bringing up the total to 1209. They are edited by Schubart, and continue
the series of texts of the late Ptolemaic or Augustan period, derived from
papyrus cartonnages found at Abusir, which has occupied the greater part
of this volume. Part XII. contains the usual indices and two facsimiles.
The third part of the Giessen papyri,16 edited by Kornemann and Meyer,
completes the first volume, and provides it with indices and three plates.
The texts are 69 in number, making a total of 126, of which the odd 26
are only described. Of those in the present part, 36 come from the
Heptakomia, and are of the second century; the rest are of various dates
and places. The former, with which 32 or 33 documents in the earlier parts
should be associated, represent the correspondence, official and private, of
the strategus Apollonius. Another part of the same collection is said to
be at Bremen, and will be edited by Wilcken.
The first volume of the Strassburg papyri,1' edited by Preisigke, has
likewise been completed by the addition of a third part, which contains
26 documents, indices, and 3 plates of facsimiles (making a' total of
80 texts and 14 plates for the volume). The texts are all short, and of not
more than ordinary interest; one of them contains only a rough half-length
sketch of a man.
Besides his share of the Giessen papyri, Dr. Meyer is also responsible
for the first part of the Hamburg papyri,18 containing 23 texts and 7 plates.
The texts are administrative and contractual documents of the usual
character; one prominent feature in the notes is the copiousness of the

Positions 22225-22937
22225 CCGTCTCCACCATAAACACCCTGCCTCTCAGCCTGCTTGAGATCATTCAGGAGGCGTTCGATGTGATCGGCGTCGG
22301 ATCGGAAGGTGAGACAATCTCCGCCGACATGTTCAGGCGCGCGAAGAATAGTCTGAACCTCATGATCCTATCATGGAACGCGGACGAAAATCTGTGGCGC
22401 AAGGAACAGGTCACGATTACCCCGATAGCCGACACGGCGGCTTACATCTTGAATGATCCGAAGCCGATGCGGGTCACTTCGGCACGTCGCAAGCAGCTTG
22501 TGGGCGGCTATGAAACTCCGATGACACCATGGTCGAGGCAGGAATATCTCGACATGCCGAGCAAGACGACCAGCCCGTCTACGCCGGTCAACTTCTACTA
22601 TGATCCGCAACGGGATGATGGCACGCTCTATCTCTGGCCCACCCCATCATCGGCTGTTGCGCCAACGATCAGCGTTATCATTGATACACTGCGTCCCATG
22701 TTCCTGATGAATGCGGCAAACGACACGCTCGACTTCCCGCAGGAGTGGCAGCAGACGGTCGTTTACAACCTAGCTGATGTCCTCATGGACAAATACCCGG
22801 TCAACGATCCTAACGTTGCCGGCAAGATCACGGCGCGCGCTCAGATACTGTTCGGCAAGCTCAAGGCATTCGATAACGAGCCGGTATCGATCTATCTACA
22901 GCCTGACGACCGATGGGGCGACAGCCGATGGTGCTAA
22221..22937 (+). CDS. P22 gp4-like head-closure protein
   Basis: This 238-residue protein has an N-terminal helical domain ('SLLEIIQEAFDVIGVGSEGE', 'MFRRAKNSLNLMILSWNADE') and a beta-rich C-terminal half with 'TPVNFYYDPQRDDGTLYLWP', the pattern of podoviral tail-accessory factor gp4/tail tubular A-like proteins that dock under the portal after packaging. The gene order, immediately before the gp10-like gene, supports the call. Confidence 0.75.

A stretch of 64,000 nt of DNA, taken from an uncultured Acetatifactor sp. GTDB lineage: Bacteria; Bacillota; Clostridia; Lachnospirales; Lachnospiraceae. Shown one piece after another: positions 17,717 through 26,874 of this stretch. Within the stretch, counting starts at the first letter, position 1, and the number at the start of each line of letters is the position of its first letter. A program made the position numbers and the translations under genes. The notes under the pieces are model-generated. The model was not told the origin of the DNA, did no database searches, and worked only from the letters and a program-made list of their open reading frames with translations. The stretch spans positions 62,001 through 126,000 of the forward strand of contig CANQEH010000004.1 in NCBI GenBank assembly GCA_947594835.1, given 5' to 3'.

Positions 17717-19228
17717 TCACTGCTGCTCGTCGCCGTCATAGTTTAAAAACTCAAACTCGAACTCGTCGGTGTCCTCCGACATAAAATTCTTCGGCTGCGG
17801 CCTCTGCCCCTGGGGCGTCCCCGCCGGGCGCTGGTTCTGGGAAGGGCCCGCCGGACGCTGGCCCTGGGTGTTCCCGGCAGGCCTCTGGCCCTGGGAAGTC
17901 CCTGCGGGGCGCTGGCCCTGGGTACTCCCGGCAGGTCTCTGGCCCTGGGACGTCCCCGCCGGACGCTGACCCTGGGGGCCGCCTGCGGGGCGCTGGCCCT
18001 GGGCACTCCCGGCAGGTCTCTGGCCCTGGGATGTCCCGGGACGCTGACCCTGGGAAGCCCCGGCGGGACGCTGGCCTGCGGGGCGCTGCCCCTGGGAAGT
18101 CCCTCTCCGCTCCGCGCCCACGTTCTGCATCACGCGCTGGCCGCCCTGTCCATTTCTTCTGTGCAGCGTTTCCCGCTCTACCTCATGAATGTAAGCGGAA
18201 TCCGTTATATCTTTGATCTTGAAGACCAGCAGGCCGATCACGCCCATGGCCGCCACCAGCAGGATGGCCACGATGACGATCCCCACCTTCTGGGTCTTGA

references to similar documents in other publications.
Among smaller publications the following may be mentioned. Eitrem
has printed three papyri and an ostrakon in his own possession.19 One is
a census-declaration for the census of a.d. 34, which is the oldest document
of the kind with a certain date, though Oxyrhynchus Pap. 254 in all
probability belongs to the preceding census in a.d. 20. The others are a
list of names and a brief note, while the ostrakon is a receipt for a loan.
Lefebvre20 publishes a group of documents from the Fayum, with facsimiles.
One is an order from an apx^pos, or chief physician, to the functionaries
(a-ToXiarai) in charge of the cemeteries of the Labyrinth, for the delivery
of a corpse; the hand is a good one, perhaps of the time of Augustus.
Another is a document of a.d. 148 relating to the iirUpiabs, or registration
of privileged persons, on which Jouguet supplies an instructive excursus.
Another is a letter from a cavalry soldier of the ala Vocontiorum to his
brother in a.d. 156. The remainder are a small scrap of a letter and a
receipt on an ostrakon. Another article by Lefebvre21 gives a group of
Greek and Greco-Coptic inscriptions.